Fabric Servers require odd number of instances, with minim of 3 but preferably 5 or more. That is because ZK favors consistency over availability and it requires the majority if its instances be up and running. If that condition is not met, the rest of the ZK instances stop functioning, meaning the other containers will not have any of the Fabric services such as A-MQ discovery, CXF-discovery, master-component, provisioning available. To prevent that, it is recommended to isolate the Fabric Server containers into separate nodes with good connectivity between the nodes and not run other containers on the same host that may steal resources. These containers don't require too much resources, so probably 1-2 cores and 1-2GB of heap will be enough in most cases but they are essential for the rest of the Fabric!

The other fundamental part of a Fabric installation are the A-MQ containers. If the application is using messaging layer and the broker goes down, the rest of the system becomes useless, that's why you would usually have A-MQ either in Master-Slave or/and in Network of Brokers cluster. In most cases that will be Master-Slave setup, where the two broker containers are split in separate hosts with access to shared datastore. In such a setup you will have an active A-MQ instance on one host and passive A-MQ instance in the second host. As such the second host will not be utilized at all, and it is good idea to put another set of Master-Slave cluster in the opposite hosts to have better utilization of the resources. Also keep in mind the broker resource appetite (cpu/memory/io) is directly dependent on the message load, so treat your broker with the same respect as you would treat a database. If the broker is persistent, it will be IO intensive, if there is not enough memory the broker will flush to disk, if your consumers are slow you may run out of disk space, if there is not enough processing power, you may run out of heap space... Many ways to kill a broker, if it doesn't have the resources it needs.

The containers that require some more imagination in terms of deployment topology are the ESB/Worker containers. The way these containers are deployed is really dependent on how many business services are running, what are the dependencies between those services and what are the non functional requirements for each service. A service (usually consisting of few Camel routes) may be CPU intensive (complex calculation for example) or memory intensive (huge messages) or IO intensive (typically file copying) or a combination of those. A service might be a low latency real time service with auto scaling requirements, or business critical that should be highly available, or batch oriented with manual fail over, etc. So when deploying multiple business profiles into one container or multiple containers into one host consider the following options for each service:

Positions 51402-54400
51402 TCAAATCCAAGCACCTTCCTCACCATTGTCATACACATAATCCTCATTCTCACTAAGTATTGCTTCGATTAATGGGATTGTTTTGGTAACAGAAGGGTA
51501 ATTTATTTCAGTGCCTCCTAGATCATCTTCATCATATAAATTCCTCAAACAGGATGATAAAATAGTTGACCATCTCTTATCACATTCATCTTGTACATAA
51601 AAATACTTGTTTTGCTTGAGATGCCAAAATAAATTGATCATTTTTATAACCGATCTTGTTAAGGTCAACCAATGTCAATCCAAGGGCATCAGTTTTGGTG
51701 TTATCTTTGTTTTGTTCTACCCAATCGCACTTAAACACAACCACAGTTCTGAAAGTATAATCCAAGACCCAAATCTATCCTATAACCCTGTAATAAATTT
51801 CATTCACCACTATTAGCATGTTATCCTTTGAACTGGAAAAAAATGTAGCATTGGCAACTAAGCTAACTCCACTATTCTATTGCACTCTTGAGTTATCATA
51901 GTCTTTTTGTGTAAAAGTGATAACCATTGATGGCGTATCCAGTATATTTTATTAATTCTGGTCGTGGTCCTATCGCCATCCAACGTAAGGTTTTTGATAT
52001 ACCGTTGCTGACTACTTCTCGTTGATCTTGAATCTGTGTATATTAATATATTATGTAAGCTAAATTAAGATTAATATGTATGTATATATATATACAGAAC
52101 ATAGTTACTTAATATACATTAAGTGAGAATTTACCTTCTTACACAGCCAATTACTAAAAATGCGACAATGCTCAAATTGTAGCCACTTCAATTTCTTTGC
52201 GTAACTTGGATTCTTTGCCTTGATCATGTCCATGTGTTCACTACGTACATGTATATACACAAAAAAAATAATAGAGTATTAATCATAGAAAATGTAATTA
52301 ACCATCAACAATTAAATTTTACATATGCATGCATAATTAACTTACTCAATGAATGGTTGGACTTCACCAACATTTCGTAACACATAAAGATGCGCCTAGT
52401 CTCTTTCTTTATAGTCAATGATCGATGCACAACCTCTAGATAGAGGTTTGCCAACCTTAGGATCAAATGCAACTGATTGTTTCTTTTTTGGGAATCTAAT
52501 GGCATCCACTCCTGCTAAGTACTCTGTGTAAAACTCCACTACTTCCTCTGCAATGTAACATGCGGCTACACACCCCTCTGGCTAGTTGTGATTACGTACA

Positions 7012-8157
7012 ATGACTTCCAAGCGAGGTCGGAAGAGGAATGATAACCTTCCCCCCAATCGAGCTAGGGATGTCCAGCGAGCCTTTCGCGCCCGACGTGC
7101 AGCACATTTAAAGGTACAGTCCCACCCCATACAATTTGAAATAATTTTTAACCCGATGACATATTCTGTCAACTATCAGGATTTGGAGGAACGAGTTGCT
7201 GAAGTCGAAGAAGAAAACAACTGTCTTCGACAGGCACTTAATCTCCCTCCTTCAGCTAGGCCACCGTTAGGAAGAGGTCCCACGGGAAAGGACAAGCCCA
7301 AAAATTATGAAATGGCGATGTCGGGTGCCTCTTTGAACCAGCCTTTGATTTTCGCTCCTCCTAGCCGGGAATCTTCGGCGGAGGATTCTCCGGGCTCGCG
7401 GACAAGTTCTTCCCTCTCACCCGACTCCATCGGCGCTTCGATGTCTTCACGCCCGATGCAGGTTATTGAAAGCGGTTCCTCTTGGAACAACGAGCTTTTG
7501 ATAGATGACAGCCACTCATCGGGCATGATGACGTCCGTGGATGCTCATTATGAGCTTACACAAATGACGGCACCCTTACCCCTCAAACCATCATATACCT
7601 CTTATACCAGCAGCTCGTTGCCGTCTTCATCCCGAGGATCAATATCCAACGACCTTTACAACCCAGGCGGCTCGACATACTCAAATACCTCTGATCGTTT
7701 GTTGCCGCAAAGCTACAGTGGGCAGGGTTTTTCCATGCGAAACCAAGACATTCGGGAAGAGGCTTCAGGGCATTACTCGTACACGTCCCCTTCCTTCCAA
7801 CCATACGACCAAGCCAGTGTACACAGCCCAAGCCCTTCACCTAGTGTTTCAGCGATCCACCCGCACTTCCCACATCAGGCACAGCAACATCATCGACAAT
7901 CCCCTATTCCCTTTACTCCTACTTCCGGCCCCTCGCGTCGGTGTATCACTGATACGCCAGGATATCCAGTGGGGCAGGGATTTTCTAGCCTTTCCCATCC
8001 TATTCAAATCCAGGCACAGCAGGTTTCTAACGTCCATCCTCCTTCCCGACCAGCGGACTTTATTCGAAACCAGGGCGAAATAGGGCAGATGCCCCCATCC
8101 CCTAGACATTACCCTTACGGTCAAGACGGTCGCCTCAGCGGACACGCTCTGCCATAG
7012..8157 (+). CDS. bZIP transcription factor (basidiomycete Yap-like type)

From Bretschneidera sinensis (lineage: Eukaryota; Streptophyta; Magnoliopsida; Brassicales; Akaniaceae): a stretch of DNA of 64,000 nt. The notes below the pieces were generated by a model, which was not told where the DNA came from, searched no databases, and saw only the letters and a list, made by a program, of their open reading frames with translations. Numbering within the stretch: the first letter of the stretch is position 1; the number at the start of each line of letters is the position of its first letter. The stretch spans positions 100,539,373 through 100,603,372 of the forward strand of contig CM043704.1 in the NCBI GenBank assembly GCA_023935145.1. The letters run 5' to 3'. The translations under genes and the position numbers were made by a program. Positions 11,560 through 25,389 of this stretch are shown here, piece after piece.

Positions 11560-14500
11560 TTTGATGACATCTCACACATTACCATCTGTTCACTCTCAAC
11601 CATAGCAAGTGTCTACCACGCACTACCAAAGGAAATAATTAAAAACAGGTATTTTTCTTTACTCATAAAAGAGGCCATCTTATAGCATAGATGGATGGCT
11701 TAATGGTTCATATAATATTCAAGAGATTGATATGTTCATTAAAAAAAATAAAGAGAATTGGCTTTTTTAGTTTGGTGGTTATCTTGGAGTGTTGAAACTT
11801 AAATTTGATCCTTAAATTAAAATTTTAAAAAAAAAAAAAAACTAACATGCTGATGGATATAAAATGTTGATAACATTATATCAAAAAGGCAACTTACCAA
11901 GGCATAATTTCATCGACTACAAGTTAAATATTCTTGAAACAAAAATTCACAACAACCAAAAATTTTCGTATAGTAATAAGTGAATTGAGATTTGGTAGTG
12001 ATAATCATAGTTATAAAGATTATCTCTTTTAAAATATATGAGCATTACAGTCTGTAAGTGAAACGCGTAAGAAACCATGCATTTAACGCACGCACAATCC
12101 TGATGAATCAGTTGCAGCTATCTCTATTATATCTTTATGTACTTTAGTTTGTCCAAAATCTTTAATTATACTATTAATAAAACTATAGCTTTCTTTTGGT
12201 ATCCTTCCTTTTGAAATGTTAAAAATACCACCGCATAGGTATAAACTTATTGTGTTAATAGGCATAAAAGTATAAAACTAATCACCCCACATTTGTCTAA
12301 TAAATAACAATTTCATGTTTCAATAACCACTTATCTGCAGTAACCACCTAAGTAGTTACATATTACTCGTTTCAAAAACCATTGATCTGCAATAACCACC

• Business criticality: highly critical services on dedicated containers and safest hosts
  • Load: services with high load on hosts with more resources
  • Coupling: services coupled together (direct in memory calls are more efficient that http or jms for service interaction) or service depending on same resources
  • Functionality: services belonging to the same business domain or applications layer
No matter what is the topology, keep in mind that it is not final and Fabric makes it really easy to move profiles across containers and containers accords hosts. So you have the tools to change and adapt when needed.

Monitoring containers with Fabric Insight profiles are new to Fuse and their role is primarily running Elastic Search servers that read and write logs to Lucene indexes. These containers will be primarily IO intensive and not critical for the rest of system, but keep in mind the available disk space and how much logs you would want to keep around. From business perspective it might be hard to justify dedicated hosts only for logging purposes, so you might end up sticking monitoring containers on Fabric Server hosts (makes sense as both types of containers have monitoring/management responsibilities) or to any host that have some additional capacity.

Fabric Gateway is a lightweight load balancing and discovery service for CXF and A-MQ endpoints that are managed by Fabric. As this profile has a distinct and crucial responsibility that enables consumers to discover service providers, it seems logical to have multiple instances of such containers located on the hosts with the service providers or any other hosts including locating them on the host where the consumer is.

Below is a diagram that illustrates a sample Fuse deployment topology following the above thoughts. Depending on your use case, you may have more or less Fabric servers (hopefully 5 rather than 1), may be only one A-MQ Master/Slave cluster, and more ESB containers. If you can get also connectivity from build server to the Fabric Server 1, that will enable automatic deployments (requires some scripting) and have full CI/CD cycles (also your Fabric servers will need access to maven repositories).

No matter whether you call it SOA or Microsservices, ESB or light integration layer, distributed applications have many moving parts and building one is a complex (and enjoyable) journey. The post here is quite high level and focusing on the happy paths only. For any real discussions, have a chat with Red Hat.